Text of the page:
a suggestion for improving pkinit preauth plugin token choosing
Henry B. Hotz
hotz at jpl.nasa.gov
Tue May 11 14:40:46 EDT 2010
To borrow a phrase "I think I'm in the rough here." I don't think I'm being irrational though, and I can at least say that I'm being reasonable for what I understand about our own PIV card deployment.
On May 11, 2010, at 8:46 AM, Nicolas Williams wrote:
> On Mon, May 10, 2010 at 04:55:39PM -0700, Henry B. Hotz wrote:
>> In both cases, I have to ask if they should be handled by a PKINIT
>> plugin at all.
> Yes, they have to be.
>> In order to do PKINIT, there are some prerequisites: You need to have
>> the PKI credentials available (and selected/identified), and unlocked.
>> I'm personally OK with requiring pre-unlock access to the information
>> needed to identify the credentials you want to use, but if I'm being
>> PIV-card provincial feel free to speak up.
> That would complicate things and violate architecture.
Not quite sure we're communicating here. I stated basic requirements to start, so I assume it's the pre-unlock read access that you disagree with. I see that as an implementation simplification (not a complication). It makes it a lot easier to identify the credentials you want if you can look at them.
There are clearly conflicting world views here, partly due to differing card deployment scenarios. In my view it doesn't seem reasonable to pre-configure the selection criteria for credentials to the point that you don't have to inspect them prior to use. It also doesn't seem reasonable to get a PIN to unlock some creds that you *don't* use.
Rather than deal with the double additions to system complexity, just say up front that you need enough access to identify the creds you're using before you prompt for a PIN or do anything else. Discussions on this thread suggest this isn't unreasonable.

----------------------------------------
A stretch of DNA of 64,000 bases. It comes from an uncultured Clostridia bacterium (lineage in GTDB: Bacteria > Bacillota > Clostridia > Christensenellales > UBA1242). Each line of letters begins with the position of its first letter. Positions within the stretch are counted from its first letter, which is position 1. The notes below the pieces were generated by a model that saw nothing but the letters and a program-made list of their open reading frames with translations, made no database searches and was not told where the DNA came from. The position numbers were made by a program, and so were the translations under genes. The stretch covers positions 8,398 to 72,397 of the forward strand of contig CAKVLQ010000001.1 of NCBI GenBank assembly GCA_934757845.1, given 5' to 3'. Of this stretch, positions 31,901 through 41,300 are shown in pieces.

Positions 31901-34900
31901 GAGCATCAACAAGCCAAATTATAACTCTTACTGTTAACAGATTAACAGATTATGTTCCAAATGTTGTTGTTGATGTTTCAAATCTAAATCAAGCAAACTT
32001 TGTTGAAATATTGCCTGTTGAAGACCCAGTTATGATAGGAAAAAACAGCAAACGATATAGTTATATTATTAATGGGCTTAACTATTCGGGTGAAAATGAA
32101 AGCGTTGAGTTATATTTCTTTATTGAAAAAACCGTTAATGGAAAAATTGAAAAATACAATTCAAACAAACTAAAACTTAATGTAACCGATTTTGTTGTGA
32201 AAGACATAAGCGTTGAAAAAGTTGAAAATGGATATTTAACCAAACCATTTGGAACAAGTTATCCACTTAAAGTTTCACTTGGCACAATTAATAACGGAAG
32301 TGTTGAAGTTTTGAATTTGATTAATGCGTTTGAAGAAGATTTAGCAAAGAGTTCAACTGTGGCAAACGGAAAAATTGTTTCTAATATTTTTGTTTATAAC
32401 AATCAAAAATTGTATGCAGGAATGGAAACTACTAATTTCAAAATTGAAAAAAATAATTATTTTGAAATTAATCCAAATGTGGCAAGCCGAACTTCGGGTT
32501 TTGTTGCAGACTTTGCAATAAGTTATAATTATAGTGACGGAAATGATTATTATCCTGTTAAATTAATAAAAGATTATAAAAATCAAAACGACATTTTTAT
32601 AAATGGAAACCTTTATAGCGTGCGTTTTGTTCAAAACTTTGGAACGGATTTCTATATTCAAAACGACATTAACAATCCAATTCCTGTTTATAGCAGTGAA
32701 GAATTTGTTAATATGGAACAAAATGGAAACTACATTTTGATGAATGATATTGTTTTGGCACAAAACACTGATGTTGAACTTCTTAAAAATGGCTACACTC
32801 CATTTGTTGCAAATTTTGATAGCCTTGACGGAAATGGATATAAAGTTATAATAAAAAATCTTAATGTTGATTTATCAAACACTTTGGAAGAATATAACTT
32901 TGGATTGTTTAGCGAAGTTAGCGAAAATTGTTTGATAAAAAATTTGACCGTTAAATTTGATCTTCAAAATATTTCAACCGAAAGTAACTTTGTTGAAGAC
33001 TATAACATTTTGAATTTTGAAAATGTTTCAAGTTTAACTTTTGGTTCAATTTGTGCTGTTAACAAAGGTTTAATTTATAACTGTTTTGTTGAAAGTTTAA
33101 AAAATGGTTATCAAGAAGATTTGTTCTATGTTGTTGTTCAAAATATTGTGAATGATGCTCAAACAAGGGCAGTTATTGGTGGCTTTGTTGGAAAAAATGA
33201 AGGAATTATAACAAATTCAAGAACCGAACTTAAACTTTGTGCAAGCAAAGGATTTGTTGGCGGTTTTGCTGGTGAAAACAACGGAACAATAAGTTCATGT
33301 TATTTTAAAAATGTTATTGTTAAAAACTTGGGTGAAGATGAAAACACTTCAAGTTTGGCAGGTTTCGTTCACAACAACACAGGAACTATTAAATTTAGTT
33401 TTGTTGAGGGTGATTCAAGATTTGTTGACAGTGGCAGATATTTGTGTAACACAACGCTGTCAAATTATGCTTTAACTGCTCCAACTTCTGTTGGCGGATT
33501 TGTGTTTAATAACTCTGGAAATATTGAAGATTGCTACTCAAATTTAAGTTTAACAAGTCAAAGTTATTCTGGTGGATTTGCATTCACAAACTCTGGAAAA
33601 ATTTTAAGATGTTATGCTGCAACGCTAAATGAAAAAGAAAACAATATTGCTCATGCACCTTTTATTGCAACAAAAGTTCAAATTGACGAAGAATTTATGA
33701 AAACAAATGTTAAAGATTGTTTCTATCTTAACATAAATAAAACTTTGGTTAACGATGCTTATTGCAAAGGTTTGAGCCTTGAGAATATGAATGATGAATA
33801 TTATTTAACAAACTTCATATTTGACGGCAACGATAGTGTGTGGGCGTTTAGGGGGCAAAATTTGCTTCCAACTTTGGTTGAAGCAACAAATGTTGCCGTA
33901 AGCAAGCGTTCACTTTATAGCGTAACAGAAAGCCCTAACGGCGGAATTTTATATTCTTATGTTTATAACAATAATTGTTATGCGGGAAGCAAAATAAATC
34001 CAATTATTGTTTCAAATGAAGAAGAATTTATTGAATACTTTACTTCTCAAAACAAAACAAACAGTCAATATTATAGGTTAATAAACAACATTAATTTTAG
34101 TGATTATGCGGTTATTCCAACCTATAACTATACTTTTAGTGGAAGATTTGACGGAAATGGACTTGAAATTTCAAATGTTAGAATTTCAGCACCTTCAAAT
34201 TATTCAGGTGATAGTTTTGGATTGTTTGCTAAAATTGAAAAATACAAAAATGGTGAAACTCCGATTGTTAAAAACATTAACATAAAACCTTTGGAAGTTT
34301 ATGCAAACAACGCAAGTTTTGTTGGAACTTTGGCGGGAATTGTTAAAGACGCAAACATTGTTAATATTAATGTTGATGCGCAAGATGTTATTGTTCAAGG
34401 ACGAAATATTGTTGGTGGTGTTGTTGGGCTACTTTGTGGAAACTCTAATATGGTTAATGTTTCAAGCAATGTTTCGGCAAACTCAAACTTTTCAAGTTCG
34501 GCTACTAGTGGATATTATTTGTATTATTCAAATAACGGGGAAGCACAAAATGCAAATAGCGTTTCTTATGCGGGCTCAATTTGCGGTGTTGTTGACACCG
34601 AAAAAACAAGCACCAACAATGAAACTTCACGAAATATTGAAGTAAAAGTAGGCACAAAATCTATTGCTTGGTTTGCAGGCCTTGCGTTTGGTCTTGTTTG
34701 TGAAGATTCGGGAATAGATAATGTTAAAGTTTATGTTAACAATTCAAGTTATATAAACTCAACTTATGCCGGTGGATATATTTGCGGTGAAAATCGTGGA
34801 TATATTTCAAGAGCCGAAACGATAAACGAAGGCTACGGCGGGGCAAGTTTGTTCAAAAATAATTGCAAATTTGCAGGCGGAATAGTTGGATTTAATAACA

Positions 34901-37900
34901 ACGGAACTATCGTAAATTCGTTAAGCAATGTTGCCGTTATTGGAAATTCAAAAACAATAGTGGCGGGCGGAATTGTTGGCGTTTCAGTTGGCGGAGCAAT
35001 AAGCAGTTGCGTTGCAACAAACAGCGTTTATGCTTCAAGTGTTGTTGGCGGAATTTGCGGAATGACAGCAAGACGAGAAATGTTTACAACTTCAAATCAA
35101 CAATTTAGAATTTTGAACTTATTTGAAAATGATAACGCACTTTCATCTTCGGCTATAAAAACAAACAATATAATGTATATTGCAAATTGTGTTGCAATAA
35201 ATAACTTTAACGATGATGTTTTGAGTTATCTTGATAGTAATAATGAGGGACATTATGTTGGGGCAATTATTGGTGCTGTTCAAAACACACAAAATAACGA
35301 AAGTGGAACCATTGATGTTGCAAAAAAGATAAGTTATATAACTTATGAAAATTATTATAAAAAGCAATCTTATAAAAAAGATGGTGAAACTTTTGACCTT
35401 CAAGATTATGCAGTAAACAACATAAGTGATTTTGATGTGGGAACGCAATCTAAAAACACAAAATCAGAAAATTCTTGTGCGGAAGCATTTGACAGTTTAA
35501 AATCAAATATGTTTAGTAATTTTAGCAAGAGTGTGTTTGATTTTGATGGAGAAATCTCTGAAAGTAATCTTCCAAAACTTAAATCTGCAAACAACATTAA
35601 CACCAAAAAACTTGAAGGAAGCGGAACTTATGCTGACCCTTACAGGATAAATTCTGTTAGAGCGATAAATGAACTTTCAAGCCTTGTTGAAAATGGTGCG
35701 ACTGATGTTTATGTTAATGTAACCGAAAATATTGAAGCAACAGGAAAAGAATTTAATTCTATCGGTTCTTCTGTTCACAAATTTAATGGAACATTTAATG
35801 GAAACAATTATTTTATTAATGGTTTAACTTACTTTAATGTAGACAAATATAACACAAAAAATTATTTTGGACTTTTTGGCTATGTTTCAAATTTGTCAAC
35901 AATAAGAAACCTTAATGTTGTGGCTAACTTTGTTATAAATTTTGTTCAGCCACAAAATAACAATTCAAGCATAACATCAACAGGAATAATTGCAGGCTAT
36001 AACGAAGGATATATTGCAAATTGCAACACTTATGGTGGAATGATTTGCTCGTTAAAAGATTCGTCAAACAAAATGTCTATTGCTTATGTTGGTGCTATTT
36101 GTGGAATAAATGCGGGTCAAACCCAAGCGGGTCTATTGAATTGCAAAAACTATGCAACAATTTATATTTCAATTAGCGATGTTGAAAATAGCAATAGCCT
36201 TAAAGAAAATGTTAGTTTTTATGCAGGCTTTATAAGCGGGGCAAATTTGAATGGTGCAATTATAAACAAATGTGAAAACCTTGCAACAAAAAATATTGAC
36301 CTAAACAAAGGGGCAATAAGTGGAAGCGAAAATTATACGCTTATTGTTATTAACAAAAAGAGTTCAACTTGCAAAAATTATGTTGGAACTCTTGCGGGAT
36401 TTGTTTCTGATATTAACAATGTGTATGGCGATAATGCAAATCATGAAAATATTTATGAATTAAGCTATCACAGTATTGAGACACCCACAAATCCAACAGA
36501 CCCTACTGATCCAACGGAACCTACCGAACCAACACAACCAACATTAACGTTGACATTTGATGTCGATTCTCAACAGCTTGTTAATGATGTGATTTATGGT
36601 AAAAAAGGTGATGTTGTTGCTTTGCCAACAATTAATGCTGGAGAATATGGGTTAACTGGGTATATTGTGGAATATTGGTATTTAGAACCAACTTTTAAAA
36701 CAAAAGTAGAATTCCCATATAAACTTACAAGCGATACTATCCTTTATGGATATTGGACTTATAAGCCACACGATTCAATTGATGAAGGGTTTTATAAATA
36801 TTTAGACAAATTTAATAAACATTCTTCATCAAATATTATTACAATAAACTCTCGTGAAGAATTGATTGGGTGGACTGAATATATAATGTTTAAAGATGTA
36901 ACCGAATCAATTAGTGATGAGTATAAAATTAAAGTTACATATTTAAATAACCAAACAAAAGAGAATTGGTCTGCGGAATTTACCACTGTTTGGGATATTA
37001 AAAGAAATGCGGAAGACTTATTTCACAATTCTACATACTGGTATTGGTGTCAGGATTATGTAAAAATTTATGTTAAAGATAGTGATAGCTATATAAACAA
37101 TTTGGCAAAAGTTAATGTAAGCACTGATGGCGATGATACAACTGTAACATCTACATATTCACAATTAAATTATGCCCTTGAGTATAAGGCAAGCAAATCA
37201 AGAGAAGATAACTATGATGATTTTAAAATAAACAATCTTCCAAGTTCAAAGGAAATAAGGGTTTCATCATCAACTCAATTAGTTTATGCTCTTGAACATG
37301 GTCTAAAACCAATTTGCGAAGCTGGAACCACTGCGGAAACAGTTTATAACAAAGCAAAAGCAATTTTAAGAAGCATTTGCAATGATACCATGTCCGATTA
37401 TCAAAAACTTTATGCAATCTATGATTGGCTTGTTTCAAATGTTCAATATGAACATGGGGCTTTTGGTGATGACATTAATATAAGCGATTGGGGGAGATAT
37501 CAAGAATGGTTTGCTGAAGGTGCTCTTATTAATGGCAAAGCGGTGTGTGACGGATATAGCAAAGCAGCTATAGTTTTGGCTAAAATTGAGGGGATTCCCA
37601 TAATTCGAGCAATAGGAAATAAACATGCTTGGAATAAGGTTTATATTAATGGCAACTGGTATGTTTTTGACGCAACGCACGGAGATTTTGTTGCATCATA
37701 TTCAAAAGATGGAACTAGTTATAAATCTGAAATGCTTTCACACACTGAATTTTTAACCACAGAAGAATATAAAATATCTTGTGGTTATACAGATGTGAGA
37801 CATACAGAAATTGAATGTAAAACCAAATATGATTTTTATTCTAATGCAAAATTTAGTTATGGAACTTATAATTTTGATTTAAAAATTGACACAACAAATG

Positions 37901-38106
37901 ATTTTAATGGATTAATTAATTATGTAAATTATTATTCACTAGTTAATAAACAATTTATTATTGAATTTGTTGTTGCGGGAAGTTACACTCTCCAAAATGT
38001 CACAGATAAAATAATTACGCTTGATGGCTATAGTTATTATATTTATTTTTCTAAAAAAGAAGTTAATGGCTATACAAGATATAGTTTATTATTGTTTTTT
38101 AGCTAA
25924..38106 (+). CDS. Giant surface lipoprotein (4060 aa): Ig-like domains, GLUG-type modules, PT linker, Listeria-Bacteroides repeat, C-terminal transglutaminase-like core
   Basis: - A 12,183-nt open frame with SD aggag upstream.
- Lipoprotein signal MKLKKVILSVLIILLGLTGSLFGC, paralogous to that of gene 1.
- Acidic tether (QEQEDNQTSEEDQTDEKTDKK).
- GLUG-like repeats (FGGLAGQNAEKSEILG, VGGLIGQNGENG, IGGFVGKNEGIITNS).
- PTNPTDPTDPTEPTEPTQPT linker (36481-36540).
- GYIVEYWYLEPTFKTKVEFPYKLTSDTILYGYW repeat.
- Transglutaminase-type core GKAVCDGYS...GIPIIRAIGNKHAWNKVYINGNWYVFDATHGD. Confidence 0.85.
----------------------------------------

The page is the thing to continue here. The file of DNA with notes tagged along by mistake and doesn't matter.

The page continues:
> Don't get me
> wrong, I think it'd be nice to have a PAM item or PAM data naming
> convention for sharing PINS or PKCS#11 sessions (respectively) between
> modules so that PAM modules that could share a single token need not
> prompt for a PIN for that token more than once. (Not that it's likely
> that you'll have more than one module on a stack that can make use of
Actually, it makes a lot of sense to have both pam_pkcs11 and pam_krb5 (with PKINIT) as both "sufficient" on a laptop that may, or may not, have network connectivity. I don't think I'm arguing for that kind of change to PAM, since I assume it would work to just re-open the PKCS#11 module.
> The problem is that the application would have to know a
> priori that the stack is going to need a logged in token session.
I don't see why. See below.
>> I think prompting (via supplied prompter function) to unlock use of
>> the secret key is in scope for a pre-auth plugin. It had better be
>> possible for that function to bridge between a PAM conversation and
>> supplying a PIN to pkcs11.
> So what's not in scope?
Everything else. ;-)
> Prompting for which token to login to?
I can applaud your desire, as an OS vender, to support the possibility of multiple, possible PKI credentials to use for login, and to provide a sane UI in that scenario. However. . .
Speaking as someone responsible for a specific deployment, it isn't necessary, and the problems I see are the opposite.
By definition a person can only have one PIV card. Therefore if you have a person with a user account and 2-3 admin accounts, you should be able to use the PIV card for any of those. (The UI model of having the card plug-in select the login account is just broken, and I've spoken to people at NASA and some DOE labs who agree with me.)
Furthermore the card is usually issued by a different organization from the one using/deploying the card, so *any* use of the issuer-defined UPN value in the card's certificate is almost certainly wrong!
Linux with the Debian pam_krb5 is way, way easier to set up than Apple or Microsoft, because they don't do a bunch of inappropriate things based on the UPN. Every time I think about all the time I've wasted dealing with the problems caused by all the time Apple and MS wasted creating those problems in the first place I just want to. . .
OK, I'm better now, I think. More below.
> What if
> there's more than one? How will the pre-auth plugin decide which to